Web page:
42. 42. CUSTOM ELEMENTS ADDING A TEMPLATE // Template var infoBoxTemplate = document.querySelector('#info-pane-template'); // Extend a DOM element var InfoBoxProto = Object.create(HTMLElement.prototype, { createdCallback: { value: function() { // Create the shadow root this.createShadowRoot().appendChild( // Add the template to the shadow root document.importNode(infoBoxTemplate.content, true) ); } } });
  43. 43. // Template var infoBoxTemplate = document.querySelector('#info-pane-template'); // Extend a DOM element var InfoBoxProto = Object.create(HTMLElement.prototype, { createdCallback: { value: function() { // Create the shadow root this.createShadowRoot().appendChild( // Add the template to the shadow root document.importNode(infoBoxTemplate.content, true) ); } } }); CUSTOM ELEMENTS ADDING A TEMPLATE
  44. 44. HOW DO FRAMEWORKS HANDLE THIS?
  45. 45. CUSTOM ELEMENTS Ember.Component @Component React.Component
  46. 46. DEMO
  47. 47. DEMO •Starting Point: http://codepen.io/TrueNorth/pen/PwdLrj •Componentized: http://codepen.io/TrueNorth/pen/xbyqME •HTML Importified: http://codepen.io/TrueNorth/pen/ogawLm
  48. 48. THANKS! michael.l.north@gmail.com @MICHAELLNORTH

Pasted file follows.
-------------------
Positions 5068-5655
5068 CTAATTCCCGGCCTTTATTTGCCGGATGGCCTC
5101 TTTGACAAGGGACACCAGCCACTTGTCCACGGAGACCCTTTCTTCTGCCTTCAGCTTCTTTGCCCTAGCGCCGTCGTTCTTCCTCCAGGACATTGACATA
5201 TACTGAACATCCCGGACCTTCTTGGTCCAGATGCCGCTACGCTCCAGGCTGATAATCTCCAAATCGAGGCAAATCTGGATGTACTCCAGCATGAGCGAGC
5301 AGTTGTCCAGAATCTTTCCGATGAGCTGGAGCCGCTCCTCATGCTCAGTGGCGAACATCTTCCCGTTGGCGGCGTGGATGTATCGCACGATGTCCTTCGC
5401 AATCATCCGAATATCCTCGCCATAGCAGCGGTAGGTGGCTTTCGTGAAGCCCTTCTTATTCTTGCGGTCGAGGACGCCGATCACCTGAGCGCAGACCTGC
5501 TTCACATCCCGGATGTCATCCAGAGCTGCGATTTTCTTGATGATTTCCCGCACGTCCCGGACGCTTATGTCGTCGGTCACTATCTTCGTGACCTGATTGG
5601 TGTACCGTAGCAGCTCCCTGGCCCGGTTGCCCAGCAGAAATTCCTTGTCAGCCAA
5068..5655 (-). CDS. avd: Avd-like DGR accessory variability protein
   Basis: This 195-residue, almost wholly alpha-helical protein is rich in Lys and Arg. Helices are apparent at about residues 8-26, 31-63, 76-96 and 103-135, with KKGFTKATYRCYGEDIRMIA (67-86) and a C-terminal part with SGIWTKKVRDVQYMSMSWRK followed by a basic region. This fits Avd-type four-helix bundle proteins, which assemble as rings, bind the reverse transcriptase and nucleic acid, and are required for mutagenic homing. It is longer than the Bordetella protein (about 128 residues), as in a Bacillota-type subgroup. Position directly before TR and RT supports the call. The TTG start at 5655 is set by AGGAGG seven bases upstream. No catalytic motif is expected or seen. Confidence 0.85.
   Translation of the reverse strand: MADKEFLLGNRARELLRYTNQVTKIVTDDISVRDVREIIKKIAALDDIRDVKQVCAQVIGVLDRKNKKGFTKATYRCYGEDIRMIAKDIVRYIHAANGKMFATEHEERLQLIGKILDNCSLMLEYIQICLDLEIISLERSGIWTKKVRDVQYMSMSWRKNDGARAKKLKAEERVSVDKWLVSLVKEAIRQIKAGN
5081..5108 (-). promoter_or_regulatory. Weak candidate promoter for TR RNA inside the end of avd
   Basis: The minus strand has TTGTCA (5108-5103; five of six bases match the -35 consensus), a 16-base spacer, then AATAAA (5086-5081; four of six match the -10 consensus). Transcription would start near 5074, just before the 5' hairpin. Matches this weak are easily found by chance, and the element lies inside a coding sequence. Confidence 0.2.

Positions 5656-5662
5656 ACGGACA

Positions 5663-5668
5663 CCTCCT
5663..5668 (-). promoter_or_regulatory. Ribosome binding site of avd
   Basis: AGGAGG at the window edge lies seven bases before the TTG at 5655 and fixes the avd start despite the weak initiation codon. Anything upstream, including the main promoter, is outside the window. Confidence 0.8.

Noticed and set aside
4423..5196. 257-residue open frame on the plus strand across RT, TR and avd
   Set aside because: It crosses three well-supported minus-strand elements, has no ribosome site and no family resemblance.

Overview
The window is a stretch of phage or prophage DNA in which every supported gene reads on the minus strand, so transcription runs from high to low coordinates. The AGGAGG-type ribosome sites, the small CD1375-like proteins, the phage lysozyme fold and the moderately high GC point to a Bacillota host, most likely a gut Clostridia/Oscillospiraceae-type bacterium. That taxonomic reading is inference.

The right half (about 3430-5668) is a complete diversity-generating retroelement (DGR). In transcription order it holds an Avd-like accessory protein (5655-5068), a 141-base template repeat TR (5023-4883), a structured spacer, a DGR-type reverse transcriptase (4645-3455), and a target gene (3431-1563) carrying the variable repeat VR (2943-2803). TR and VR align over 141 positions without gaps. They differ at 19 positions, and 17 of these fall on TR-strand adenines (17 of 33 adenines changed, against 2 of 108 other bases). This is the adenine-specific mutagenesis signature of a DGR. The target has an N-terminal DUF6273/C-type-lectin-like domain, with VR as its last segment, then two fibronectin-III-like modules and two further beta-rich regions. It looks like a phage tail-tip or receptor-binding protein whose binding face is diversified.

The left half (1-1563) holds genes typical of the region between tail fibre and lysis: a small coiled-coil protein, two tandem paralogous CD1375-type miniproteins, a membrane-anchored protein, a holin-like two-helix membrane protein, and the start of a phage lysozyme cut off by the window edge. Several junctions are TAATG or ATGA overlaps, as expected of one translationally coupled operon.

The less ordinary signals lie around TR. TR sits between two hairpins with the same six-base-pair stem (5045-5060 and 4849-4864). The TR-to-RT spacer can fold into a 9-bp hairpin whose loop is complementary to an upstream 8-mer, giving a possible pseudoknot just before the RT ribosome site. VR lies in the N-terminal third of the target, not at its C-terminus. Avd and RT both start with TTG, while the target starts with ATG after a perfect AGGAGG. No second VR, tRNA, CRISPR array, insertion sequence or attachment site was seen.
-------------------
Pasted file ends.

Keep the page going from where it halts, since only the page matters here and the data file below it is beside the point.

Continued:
One of the major challenges of building rich applications for the web, is that our foundation (JavaScript in the browser) is a document viewer, not an application platform. In fact, if you show a mobile or desktop app developer the primitives that we web developers are given to start with, the typical reaction is that we’re missing many important building blocks. All of the tools we rely on like Angular 2, React, Ember, Polymer, etc... are, essentially, shims and hacks that we make use of while we wait for things like the W3C Web Component spec to be completed and implemented in browsers. As it becomes more feasible to build on the standards instead of a framework, it'll become useful for developers to have awareness of what those standards are, what’s missing from the official spec, and how well of a job our favorite libraries do with establishing alignment. We’ll take a close look at the W3C component spec, and compare it to the concept of a Component in the React.js library, the and the Ember.js 2 and Angular 2 frameworks. We’ll try to do a few things using native web components, involving rendering and styling an encapsulated piece of interactive UI. Along the way, we will highlight the things that we’re waiting in the W3C spec. We'll be left with a clear roadmap of when we can start decoupling our apps from a specific third party tool and rely on “Native Web Components” in production.